By Jeffrey Hedquist
Every commercial is designed to solve a problem. Before you can create one that works, you first need to be clear on what the problem is. Once you’re clear, your next steps in the creative process will be easier.
How do you get clear? Turn the problem into a question, in fact several questions. Not the same ones your client brought to you, but questions from different points of view.
Ask smart questions, dumb questions, naive questions, impossible-to-answer questions or rhetorical questions.
“Why do I want to keep all my teeth? Why would I want to pay someone to nag me about flossing? Why would I want to have my mouth poked and prodded for an hour and end up with a numb tongue for an afternoon? What’s the difference between a visit to the dentist every 6 months and the agony of a root canal? How would I feel about being embarrassed to smile because people would see my teeth? What would regular maintenance mean to me if it would give me another 40 years of healthy teeth? What’s keeping me from going to the dentist now? What else do I hate about going to the dentist? How do I choose a dentist?”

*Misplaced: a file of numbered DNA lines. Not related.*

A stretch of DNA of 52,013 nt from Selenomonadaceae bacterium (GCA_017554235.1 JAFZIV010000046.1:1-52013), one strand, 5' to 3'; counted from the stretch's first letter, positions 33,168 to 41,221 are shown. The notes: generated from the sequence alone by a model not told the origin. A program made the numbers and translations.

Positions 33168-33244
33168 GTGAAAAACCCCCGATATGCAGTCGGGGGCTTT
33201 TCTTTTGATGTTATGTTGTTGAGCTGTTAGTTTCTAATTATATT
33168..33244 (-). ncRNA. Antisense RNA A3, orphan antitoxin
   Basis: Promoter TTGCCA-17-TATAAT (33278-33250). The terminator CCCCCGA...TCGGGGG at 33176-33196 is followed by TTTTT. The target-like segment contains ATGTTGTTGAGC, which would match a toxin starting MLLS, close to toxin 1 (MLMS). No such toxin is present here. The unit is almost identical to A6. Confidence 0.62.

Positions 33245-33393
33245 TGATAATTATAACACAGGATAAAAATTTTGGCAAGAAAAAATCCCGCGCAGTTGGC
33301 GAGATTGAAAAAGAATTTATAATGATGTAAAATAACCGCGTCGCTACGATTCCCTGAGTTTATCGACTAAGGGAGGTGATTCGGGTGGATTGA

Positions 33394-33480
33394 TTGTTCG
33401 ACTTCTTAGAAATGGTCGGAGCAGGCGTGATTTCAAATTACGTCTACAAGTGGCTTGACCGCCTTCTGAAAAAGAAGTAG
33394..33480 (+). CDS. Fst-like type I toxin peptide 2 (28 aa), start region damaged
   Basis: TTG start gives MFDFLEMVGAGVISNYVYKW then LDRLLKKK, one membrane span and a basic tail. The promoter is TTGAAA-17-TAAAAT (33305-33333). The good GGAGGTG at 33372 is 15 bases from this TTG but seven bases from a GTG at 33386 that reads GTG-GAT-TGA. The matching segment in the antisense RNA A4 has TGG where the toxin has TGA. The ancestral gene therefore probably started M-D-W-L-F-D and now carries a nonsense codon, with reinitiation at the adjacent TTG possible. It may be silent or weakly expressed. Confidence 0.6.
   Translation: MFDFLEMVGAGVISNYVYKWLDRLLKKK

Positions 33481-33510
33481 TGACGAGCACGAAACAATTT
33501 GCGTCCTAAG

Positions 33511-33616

Ask questions from the points of view of: The owners. The owner’s relatives. The employees. Customers – happy ones, unhappy ones, quirky ones. Advocates. Devil’s advocates. Prospects – ones who need the advertiser, ones who don’t. Competitors. A six year old. You – what would make you want to spend your money with the advertiser?
The answers you get to these questions may not be the ones you expect. This is good. They may lead to a unique copy approach. They may reveal little-known benefits. They may suggest a new service for the advertiser to offer. This is also good.
This process will help you define the problem, find a number of innovative ways to introduce it to the audience, give you a path to a solution and form the basis for a campaign.
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